Arabia. To address questions about local environmental
conditions, a drilling effort was needed to specifically target
these regions. The Hominin Sites and Paleolakes Drilling
Project (HSPDP) grew out of this need.
During 17–21 November 2008, over sixty scientists from
countries met in Addis Ababa, Ethiopia for a workshop entitled “Scientific Drilling for Human Origins:
Exploring the Application of Drill Core Records to
Understanding Hominin Evolution” to chart a new path
forward in the application of drill core studies to understanding human evolution. This workshop followed up on
an earlier (2005) meeting on the broader theme of
“Paleoclimates and Human Evolution” (Cohen et al., 2006),
as well as two years of exploratory research and site surveys
at potential drill sites.
Major themes of the 2008 workshop were laid out in
introductory talks by Andy Cohen and Rick Potts; they
concerned general criteria guiding the HSPDP in its attempt
to identify promising drilling sites and what we might learn
from drilling that would be of interest to paleoanthropology.
Ideal candidate sites for drilling would individually provide
cores with very high temporal resolution and continuous
records of basin scale environmental history and regional
scale paleoclimate, would have the potential for excellent
geochronologic control, and would be amenable to a wide
range of analytical techniques (Fig. 1). To allow us to address
questions of environment/hominin interactions on a local
scale, ideal drilling locations would also be in close proximity
and be geologically and chronologically related to important
hominin fossil and artifact sites. In particular, lacustrine
deposits can provide an extraordinary range of paleoecological, geochemical, and sedimentological records of past
climate, and typically yield much higher resolution records
than coeval fluvial deposits or paleosols. In the East African
Rift Valley, we have focused on relatively deep, paleolake
deposits within the same depositional basins as important
hominin fossil finds. Within rift half-graben lake basins, our
search for ideal drilling targets has centered on what would
have been the offshore portions of escarpment margins of
half-grabens, where water depths would have been deepest
and sediment accumulation rates highest over extended
periods. Secondary objectives might include collecting cores
from more proximal locations to the paleoshorelines, to tie in
the paleoclimate records directly to fossil/archaeological
sites via correlation and to collect records of tectonic activity
and other processes within the watersheds. HSPDP has
focused efforts on identifying several basins, spanning a
range of “critical intervals” in hominin evolution. By
comparing multiple lacustrine records, we have a realistic
opportunity to address questions, for example, about the
relationship between accurate local climatic records, possible
orbital forcing mechanisms, or shorter (millennial scale)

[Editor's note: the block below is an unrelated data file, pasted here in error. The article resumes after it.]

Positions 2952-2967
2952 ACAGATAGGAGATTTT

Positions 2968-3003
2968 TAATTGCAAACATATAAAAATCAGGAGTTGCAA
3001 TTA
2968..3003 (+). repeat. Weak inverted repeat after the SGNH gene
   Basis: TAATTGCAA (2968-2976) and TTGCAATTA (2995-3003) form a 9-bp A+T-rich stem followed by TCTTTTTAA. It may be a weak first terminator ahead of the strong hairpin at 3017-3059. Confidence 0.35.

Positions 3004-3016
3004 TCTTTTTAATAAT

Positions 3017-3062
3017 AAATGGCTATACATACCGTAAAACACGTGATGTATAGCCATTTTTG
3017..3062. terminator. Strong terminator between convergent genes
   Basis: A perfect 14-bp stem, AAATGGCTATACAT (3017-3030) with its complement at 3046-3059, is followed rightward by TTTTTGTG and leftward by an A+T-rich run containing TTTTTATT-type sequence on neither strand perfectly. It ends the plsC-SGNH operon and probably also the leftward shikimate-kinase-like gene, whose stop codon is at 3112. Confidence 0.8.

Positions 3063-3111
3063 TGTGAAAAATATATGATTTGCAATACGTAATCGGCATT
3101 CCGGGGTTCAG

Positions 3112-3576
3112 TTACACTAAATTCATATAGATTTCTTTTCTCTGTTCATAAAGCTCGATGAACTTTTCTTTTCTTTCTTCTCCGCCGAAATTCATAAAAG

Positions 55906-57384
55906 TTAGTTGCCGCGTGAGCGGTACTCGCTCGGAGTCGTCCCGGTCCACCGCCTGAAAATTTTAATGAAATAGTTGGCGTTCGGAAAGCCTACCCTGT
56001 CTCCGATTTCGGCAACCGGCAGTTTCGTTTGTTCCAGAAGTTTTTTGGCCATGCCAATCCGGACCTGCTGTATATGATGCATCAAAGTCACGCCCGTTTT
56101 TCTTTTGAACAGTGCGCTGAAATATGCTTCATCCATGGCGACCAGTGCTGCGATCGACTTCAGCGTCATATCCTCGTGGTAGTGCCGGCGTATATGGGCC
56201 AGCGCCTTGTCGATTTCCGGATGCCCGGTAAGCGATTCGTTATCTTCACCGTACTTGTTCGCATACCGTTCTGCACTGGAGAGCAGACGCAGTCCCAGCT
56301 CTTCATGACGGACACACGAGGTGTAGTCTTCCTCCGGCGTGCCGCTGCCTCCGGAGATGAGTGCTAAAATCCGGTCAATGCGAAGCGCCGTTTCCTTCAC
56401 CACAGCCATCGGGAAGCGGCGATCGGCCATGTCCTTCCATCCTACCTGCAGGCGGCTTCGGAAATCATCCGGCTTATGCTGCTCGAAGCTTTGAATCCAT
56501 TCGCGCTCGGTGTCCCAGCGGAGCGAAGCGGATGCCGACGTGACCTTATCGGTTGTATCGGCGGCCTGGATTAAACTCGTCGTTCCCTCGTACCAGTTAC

events with hominin evolutionary patterns such as adaptive
radiations, species appearances, and species extinctions.
With a highly detailed environmental record from each
targeted basin, we can also compare the evolutionary
responses to climate change in other biota to contrast
possibly unique hominin responses to environmental
variation (Potts, 1996). Interbasinal comparisons will also be
critical for evaluating evolutionary hypotheses that invoke
interactions between climate forcing and tectonic history in
the rift (Sepulchre et al., 2006).
recise measure���������������������������������������
s of climate change and rift dynamics may be associated with such things as the origin of Homo,
major transitions in stone technology, rapid brain size
increase, or the dispersal of H. sapiens; consequently, the
goal is to substantially improve our ability to characterize
the environmental factors that can be considered central to
an understanding of human evolution.
Interregional and inter-temporal investigations will
generate paleoenvironmental data for a series of repeated
historical experiments, whose outcomes can be compared.
As Potts suggested at the workshop, with drill core records
in the basins where hominins have been recovered, we
could evaluate the hypothesis that episodes of increased
magnitude in environmental variability (e.g., recorded in
paleo-precipitation proxies) correlate in time and space with
hominin species diversification events and/or technological
innovations. Through paleoclimate modeling approaches
grounded in better data from core records, we will be better
able to understand the dynamics that link climatic and
evolutionary histories. Vegetation simulations using fully
coupled General Circulation Models (GCMs) have already
proven useful for understanding Quaternary climate changes
relevant to the evolution of H. sapiens (Cowling et al., 2008).
To keep total project costs realistic given a goal of drilling
multiple hominin basins, the HSPDP decided early on to pursue on-land drilling targets, accessible by a truck-mounted
Scientific Drilling, No. 8, September 2009 61
Workshop Reports
drill rig, rather than trying to return to extant lakes, where
the logistics complexity and costs would be much greater. In
2007, HSPDP received funding from NSF to conduct site
logistics and subsurface geophysical surveys at several
promising localities (Fig. 2), which were the focus of much of
the 2008 workshop discussion. All of these represented
areas of long-standing geological and paleoanthropological
research, where thick sequences of paleolake deposits occur
in close proximity to important hominin or archaeological
Chris Campisano described the scientific opportunities
provided by the Northern Awash River Valley in the Afar
region (Fig. 3), targeting the Middle Pliocene (~3.8–2.9 Ma)
Hadar Formation lake deposits. Nearby fluvio-lacustrine and
paleosol deposits of this formation and the overlying
Busidima Formation have yielded spectacular fossil and
artifact discoveries, including the iconic Lucy, First Family,